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This study looks at trends in tuition and compulsory fees in Canada since 1993, projects fees for each province for the next four years, and ranks the provinces on affordability for median- and low-income families using a Cost of Learning Index. It estimates the average cost of tuition and compulsory fees for Canadian undergraduate students will rise by almost 13% over the next four years, from $6,885 this fall to an estimated $7,755 in 2017-18.
Inside this issue: Precarious temp agency work requires public policy attention by Andrew Longhurst Don't believe the (LNG) hype by Marc Lee The disconnect between economic growth and teachers' wages by Iglika Ivanova What are the net benefits of the Northern Gateway? by Marvin Shaffer New living wage reports force us to look at child poverty in the city by Iglika Ivanova The good life, the green life
This study compares eligibility for student financial aid by examining the amount of funds (both repayable and non-repayable) that a student would be eligible to receive in each province, based on their income group (low-, middle- and high-income). Individual provinces have also demonstrated priorities such as debt reduction strategies, universal grants, and student independence from parental support, to name a few.
OTTAWA—Student aid systems in Canada are intricate, elaborate, and, in many cases, thoroughly unmanageable, says a study released today by the Canadian Centre for Policy Alternatives (CCPA). The study, It’s Complicated: An Interprovincial Comparison of Student Financial Aid, examines and compares how each province and territory has constructed their student financial aid systems and finds extensive variation exists between how eligibility for aid is determined, and to whom specific programs are targeted.
"Math wars", attacks on teacher unions, old-fashioned commercialism, standardized assessment, and surveillance: debates over education have always been heated. But these days, the very concept of public education, the students who are served by it and those employed in this sector are in many ways either being neglected or are under sustained attack by political and corporate elites. And as a result, privatization is no longer "creeping"--it is stampeding through entire school jurisdictions.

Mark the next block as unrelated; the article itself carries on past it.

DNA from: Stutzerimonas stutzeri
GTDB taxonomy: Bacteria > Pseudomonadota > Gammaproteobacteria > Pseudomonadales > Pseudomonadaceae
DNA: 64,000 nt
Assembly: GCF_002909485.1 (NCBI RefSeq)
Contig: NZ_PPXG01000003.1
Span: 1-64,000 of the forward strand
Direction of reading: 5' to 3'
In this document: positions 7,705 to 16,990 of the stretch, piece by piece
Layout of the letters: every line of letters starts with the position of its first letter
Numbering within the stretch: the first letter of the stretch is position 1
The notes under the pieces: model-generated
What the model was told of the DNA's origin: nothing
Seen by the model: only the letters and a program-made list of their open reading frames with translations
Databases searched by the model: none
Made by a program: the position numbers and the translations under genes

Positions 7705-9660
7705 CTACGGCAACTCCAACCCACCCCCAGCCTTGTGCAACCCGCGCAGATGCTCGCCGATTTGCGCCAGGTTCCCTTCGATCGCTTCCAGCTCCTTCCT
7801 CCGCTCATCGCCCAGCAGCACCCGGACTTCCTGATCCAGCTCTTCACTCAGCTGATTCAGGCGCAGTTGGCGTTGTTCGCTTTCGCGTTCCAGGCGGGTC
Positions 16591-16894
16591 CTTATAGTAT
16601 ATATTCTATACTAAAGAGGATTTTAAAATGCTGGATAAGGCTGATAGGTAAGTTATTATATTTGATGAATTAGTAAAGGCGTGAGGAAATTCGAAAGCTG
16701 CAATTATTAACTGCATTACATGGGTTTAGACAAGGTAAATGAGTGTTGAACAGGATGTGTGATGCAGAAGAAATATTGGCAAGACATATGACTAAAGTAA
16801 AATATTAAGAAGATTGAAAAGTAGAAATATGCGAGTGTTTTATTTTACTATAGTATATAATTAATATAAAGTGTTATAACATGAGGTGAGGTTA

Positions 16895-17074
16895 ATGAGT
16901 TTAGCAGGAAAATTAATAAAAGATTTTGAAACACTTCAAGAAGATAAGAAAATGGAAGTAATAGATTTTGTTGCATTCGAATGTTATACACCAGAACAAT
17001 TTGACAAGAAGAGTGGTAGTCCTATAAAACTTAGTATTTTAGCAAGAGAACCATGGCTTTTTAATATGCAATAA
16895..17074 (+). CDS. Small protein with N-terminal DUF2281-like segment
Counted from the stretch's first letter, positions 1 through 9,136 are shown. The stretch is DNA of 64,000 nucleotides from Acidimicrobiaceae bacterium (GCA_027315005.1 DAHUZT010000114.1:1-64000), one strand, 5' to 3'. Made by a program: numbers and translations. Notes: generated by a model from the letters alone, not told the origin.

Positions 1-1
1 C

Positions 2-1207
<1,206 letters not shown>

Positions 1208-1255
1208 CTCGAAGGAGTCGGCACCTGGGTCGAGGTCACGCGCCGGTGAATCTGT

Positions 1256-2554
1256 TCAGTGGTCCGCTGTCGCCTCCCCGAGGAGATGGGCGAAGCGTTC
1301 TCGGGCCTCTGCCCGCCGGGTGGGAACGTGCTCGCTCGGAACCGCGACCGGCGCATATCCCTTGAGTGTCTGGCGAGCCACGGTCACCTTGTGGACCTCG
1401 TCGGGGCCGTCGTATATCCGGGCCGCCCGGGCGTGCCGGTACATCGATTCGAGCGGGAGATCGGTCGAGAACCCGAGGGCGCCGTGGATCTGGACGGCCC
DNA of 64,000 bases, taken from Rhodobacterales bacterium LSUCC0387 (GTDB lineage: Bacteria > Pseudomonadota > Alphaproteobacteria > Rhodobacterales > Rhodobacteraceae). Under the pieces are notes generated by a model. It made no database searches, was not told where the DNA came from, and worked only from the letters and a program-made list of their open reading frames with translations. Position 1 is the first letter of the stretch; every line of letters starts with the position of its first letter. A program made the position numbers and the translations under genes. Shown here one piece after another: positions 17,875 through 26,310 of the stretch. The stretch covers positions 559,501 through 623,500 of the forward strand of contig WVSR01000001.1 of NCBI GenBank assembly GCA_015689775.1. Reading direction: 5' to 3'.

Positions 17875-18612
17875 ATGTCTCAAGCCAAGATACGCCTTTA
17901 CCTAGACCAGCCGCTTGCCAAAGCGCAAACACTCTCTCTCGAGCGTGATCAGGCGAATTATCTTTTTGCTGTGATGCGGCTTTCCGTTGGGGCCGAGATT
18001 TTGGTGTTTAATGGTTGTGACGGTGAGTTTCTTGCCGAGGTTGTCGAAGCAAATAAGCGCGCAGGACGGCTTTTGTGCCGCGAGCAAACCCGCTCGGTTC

Graduate enrolment is steadily increasing in Manitoba, with more students electing to pursue post-graduate programs at both the Master’s and PhD level. The growth in graduate student population contributes much to the diversity and breadth of research done on university campuses. Additionally, once graduate students complete their course of study they contribute to the overall economic vitality of the province.  Despite increased enrolment, tuition and continuation fees prevent some students from accessing graduate programs.
Truthiness, a term coined by U.S. pop culture icon Stephen Colbert, refers to a personal opinion or belief that must be true, not because of the facts or data, but because you can feel it in your gut. In watching the launch of Manitoba’s new Building Futures curriculum, one can’t help but note its truthy origins.
This interactive tool allows you to compare how much tuition fees have increased by province and by degree since 1975.  
The latest issue of Our Schools/Our Selves Standardization Nation looks at who and what is left out of a narrow, outcomes-focused vision of education, and examines socioeconomic indicators that are often left out of the increasingly standards-based education debates.
By substantially raising EIA shelter rates and increasing child care spaces, new apprenticeship programs and support to social enterprises, the province is taking action to assist low income people to overcome barriers to education and employment.